Now to the technical stuff. Imagine that a CMOS sensor array in a mouse uses pixels that are 30 micron big, then the resolution would be about 840 DPI or CPI, which is the number of counts the gaming mouse makes with an inch of movement. However, a mouse that has around 8400 DPI doesn’t always have pixels that are ten times smaller. This is a misconception. Sensor DPI increases often happen because of subdividing these pixels. In this situation, higher DPIs can be bad news. Cranking the DPI to ridiculous levels can cause issues such as contrived movements, resolution error versus speed (often known as ‘acceleration’), cursor ripple and more. Therefore, a higher DPI is not always good unless it has been optimised and created to support the jump in numbers.
While this statement has been true for years, you will find that today, one cannot easily tell the difference between the performances of a good wireless mouse and a wired mouse. It is important to note that as technology gets more refined over the years, the input detection of wireless mice which was earlier an issue, is no longer such a grave one. Also, the input lag is only largely felt if you are a seasoned gamer, even then, the difference now, is minuscule. Simply sitting closer to your wireless receiver can solve this issue and give you almost the same responsiveness as a wired mouse.
Additionally, wireless mice declutter your desk by eliminating one wire that often gets tangled. In a day and age where wires are hoarding up because of the sheer number of devices that an individual possesses, going wireless is quite an elegant solution. Try to keep the mouse away from disturbances like the signal from phones, routers and other devices to ensure a seamless and smooth experience which is almost indistinguishable from a wired mouse.
The 6/11 setting was coveted back in the day
When it comes to mouse sensitivity on Windows, the 6 out of 11 setting often brings you the closest to a 1:1 performance between how the cursor moves on the operating system and the actual data from the mouse. Surprisingly, changing your Windows mouse settings most likely will not matter for games at all! Reason? Most modern games utilise direct or raw input instead of WM_Input for mouse controls. They completely bypass the Windows mouse settings rendering this useless today. Not just today, games first began to ignore the Windows mouse settings around 15 years ago.
There is absolutely nothing stopping you from implementing these settings on your mouse through Windows mouse settings even now. However, if you were doing it merely to enhance your mouse’s performance in gaming, chances are it is not going to work since these settings are usually controlled in-game now.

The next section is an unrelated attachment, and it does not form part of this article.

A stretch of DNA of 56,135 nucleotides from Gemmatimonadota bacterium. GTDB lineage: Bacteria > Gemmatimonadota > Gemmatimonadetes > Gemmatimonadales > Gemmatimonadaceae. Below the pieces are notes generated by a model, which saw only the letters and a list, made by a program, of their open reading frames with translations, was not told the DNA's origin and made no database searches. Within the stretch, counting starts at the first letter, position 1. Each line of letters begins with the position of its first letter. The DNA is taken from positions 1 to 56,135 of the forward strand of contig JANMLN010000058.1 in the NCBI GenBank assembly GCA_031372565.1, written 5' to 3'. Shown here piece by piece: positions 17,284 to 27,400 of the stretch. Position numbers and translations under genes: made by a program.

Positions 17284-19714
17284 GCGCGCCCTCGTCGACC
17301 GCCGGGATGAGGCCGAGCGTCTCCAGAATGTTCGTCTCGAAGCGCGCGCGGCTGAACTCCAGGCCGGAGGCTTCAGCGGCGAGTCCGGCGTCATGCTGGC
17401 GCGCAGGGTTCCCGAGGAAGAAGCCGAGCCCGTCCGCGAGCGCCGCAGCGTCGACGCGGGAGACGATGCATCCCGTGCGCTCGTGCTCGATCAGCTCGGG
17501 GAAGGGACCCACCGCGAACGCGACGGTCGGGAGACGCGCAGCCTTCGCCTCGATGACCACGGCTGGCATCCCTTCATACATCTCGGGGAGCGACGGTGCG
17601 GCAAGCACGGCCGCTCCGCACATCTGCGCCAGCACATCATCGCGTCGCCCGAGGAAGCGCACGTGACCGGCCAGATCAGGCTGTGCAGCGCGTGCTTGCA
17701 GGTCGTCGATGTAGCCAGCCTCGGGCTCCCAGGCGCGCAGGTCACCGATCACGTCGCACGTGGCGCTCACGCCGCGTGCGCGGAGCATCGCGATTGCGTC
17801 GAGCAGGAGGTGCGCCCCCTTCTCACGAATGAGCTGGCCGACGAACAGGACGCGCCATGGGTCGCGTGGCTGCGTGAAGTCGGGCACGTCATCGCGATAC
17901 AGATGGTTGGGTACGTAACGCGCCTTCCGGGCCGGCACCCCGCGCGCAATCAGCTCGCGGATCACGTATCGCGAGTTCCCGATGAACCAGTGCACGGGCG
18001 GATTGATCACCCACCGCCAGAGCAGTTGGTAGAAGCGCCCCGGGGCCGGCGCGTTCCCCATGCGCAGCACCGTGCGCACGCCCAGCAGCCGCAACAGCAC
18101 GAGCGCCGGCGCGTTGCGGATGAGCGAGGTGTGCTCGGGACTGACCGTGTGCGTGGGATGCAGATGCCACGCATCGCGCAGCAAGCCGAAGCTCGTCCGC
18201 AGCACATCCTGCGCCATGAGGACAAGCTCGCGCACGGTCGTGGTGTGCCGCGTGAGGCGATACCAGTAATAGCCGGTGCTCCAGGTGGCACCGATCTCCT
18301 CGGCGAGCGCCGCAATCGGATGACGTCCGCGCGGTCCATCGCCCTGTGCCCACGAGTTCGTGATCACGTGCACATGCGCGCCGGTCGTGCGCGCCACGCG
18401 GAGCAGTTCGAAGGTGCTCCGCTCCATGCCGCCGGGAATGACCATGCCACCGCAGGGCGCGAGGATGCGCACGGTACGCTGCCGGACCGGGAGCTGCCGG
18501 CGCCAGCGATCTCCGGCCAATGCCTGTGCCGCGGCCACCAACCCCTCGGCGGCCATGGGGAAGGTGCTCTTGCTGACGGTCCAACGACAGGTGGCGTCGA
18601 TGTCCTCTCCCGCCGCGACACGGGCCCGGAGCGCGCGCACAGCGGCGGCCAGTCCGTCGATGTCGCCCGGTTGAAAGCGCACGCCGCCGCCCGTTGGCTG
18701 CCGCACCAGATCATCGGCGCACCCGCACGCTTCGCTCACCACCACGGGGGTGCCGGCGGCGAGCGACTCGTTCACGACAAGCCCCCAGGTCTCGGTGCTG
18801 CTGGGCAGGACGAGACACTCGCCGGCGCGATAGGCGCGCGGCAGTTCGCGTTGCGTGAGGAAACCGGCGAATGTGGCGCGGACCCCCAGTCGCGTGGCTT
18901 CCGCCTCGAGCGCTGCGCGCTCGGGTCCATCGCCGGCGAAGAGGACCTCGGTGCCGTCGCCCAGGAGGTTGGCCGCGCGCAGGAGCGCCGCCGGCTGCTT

Nostalgia hits us hard with this one
The Logitech MX518 was released in 2005 and it is, by far, one of the most beloved gaming mice in history. However, it is far from being the best today. Developments in current-generation mice such as higher DPI (even though this isn’t always a good thing, but plenty of mice achieve DPIs higher than the MX518 without sacrificing performance), higher polling rates, better material design and ergonomics far exceed what the MX518 is capable of.
A feature called prediction or angle snapping was present on this mouse. Unfortunately, this is one of the most detested features in gaming mice today since it smoothened out mouse movements and allowed users to move in a straight line. Which is obviously something you would want to avoid in gaming at all costs. In gaming, a 1:1 correlation between your movements is desired. A mouse predicting your path would absolutely deter you from this. Gaming mice today have the option to enable this function if needed, but it remains disabled by default in drivers. Whereas, the MX518 shipped with the feature on by default and there was no option to turn it off. The horror!
The most important factor when it comes to buying a mouse is the comfort. Be wary of the shape and buy something that is comfortable for you. Secondly, make sure the sensors are top-notch and devoid of acceleration and smoothing. Try not getting caught up with the numerous myths surrounding mice and stick to what really matters. Did this myth-busting guide help you? Let us know at firstname.lastname@example.org.